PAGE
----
Children walking on toes walk on their toes for various different reasons. Some parents look at toe-walking as a benefit to the future ballerina and other parents become very concerned when their child is constantly tiptoeing around. Frequently, toe-walking is completely benign; indicating nothing more than the child has a tendency to walk on their toes. Regardless, medical causes should be ruled out and parents should be educated as to their treatment options. Just as an FYI it is not normal to constantly walk on your toes (going on tip toes to reach for something is normal – walking around the room on toes is not).
Children Walking on Toes Can Be Signs Of Two Things
- Sensory processing disorder (toe walking is a “closed chain” activity that increases feedback to the ankle joint giving additional feedback of where you are in space). If there are other signs of sensory issues you may want to consider a Pediatric Occupational Therapy Evaluation or Screening.
- Tight heel cords (which may require stretching) – if you have a hard time flexing your child’s foot (bending the ball of his foot up past a 90 degree (L) angle at ankle joint while knee is straight) then you may want to consider a Pediatric Physical Therapy Evaluation or Screening.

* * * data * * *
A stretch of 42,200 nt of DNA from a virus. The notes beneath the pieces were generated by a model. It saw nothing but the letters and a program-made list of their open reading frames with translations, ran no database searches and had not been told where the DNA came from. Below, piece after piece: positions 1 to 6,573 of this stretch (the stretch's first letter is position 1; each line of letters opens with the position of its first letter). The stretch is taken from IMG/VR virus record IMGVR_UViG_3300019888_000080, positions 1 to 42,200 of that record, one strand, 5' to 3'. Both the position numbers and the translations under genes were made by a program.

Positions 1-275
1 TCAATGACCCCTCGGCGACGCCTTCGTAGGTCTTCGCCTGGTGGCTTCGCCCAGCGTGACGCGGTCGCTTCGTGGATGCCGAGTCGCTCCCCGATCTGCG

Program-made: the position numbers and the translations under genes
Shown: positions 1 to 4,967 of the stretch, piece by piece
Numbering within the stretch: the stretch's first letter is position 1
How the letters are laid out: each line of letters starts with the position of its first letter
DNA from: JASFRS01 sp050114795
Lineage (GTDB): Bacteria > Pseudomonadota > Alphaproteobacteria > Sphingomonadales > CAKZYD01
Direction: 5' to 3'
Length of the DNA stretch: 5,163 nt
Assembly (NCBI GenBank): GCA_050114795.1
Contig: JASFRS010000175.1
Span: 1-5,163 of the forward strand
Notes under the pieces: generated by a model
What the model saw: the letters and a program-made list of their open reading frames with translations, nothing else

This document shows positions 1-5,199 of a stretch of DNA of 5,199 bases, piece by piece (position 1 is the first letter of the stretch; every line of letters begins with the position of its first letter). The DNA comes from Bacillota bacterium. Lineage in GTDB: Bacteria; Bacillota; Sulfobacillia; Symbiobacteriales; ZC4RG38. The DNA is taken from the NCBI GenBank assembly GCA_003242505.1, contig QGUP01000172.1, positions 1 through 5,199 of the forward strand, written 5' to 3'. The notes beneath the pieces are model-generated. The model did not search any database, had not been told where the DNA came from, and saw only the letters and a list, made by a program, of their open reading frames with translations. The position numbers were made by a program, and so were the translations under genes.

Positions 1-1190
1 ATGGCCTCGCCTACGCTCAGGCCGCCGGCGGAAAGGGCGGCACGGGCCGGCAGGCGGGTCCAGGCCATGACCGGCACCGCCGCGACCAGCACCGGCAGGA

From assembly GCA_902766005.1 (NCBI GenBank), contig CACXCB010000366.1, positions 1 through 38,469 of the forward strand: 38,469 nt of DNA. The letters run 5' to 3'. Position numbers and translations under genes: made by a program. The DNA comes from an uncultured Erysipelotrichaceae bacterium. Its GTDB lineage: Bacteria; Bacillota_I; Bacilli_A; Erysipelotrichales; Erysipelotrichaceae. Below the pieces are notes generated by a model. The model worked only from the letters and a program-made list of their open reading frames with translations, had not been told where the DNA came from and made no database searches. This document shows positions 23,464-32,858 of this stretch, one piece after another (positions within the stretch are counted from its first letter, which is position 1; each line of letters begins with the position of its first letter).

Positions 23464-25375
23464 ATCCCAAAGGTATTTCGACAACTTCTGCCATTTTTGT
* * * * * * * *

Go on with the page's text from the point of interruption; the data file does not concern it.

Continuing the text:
Physical Therapist Help Toe Walkers | Children Walking on Toes
One of the first things a physical therapist will assess in a child who toe-walk is the child’s ankle flexibility, especially with knees straight in long sitting position on floor. Can the child stand flat? If they don’t have enough ankle flexibility to walk heel-toe, that needs to be addressed prior to anything else.
Posture and strength are other important areas to assess. Muscle groups that are commonly weak are the tummy muscles (abdominal obliques), buttocks, shoulders, and ankles. Weakness in these muscles can put a child in a forward leaning position when they stand and a slouching position when they sit. When the child in this posture initiates walking, he would naturally walk up on his toes. In addition, children who are toe walkers don’t use body rotation while walking and may have flexibility restrictions while walking. The child with trunk tightness may also frequently “W” sit over other sitting positions.
Home Tips for Children Walking on Toes
There are a number of games that you can play at home to encourage walking with “heels down” but it depends on the age of your child.
Here are a few ideas to get you started:
- walk in swim fins (with guarding and help of course to prevent falling/tripping)
- walk like a penguin or a duck (waddle side by side while walking on heels)
- tape a penny to the bottom of the shoe so you can hear the “click” noise of the coin in the ground
If your child continues to demonstrate difficulty with these exercises a complete Pediatric Physical Therapy Evaluation or Screening may be indicated.